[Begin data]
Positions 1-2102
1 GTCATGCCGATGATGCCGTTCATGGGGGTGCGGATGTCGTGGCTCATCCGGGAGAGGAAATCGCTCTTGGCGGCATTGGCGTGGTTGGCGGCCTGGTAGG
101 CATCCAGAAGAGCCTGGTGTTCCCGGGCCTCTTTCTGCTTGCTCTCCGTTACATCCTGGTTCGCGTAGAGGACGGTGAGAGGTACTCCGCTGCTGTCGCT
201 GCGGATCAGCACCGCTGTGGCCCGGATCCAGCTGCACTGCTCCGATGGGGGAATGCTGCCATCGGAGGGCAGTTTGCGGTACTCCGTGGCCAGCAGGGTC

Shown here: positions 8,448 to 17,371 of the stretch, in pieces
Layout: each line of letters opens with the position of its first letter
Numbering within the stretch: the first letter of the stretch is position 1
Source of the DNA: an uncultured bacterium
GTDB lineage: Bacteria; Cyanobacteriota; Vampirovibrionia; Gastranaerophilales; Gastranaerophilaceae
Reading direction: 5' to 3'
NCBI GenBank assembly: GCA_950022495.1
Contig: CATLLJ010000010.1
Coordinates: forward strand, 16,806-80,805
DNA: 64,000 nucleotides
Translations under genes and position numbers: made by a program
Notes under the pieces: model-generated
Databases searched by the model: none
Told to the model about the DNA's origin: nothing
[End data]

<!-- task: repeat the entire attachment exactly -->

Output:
Positions 1-2102
1 GTCATGCCGATGATGCCGTTCATGGGGGTGCGGATGTCGTGGCTCATCCGGGAGAGGAAATCGCTCTTGGCGGCATTGGCGTGGTTGGCGGCCTGGTAGG
101 CATCCAGAAGAGCCTGGTGTTCCCGGGCCTCTTTCTGCTTGCTCTCCGTTACATCCTGGTTCGCGTAGAGGACGGTGAGAGGTACTCCGCTGCTGTCGCT
201 GCGGATCAGCACCGCTGTGGCCCGGATCCAGCTGCACTGCTCCGATGGGGGAATGCTGCCATCGGAGGGCAGTTTGCGGTACTCCGTGGCCAGCAGGGTC

Shown here: positions 8,448 to 17,371 of the stretch, in pieces
Layout: each line of letters opens with the position of its first letter
Numbering within the stretch: the first letter of the stretch is position 1
Source of the DNA: an uncultured bacterium
GTDB lineage: Bacteria; Cyanobacteriota; Vampirovibrionia; Gastranaerophilales; Gastranaerophilaceae
Reading direction: 5' to 3'
NCBI GenBank assembly: GCA_950022495.1
Contig: CATLLJ010000010.1
Coordinates: forward strand, 16,806-80,805
DNA: 64,000 nucleotides
Translations under genes and position numbers: made by a program
Notes under the pieces: model-generated
Databases searched by the model: none
Told to the model about the DNA's origin: nothing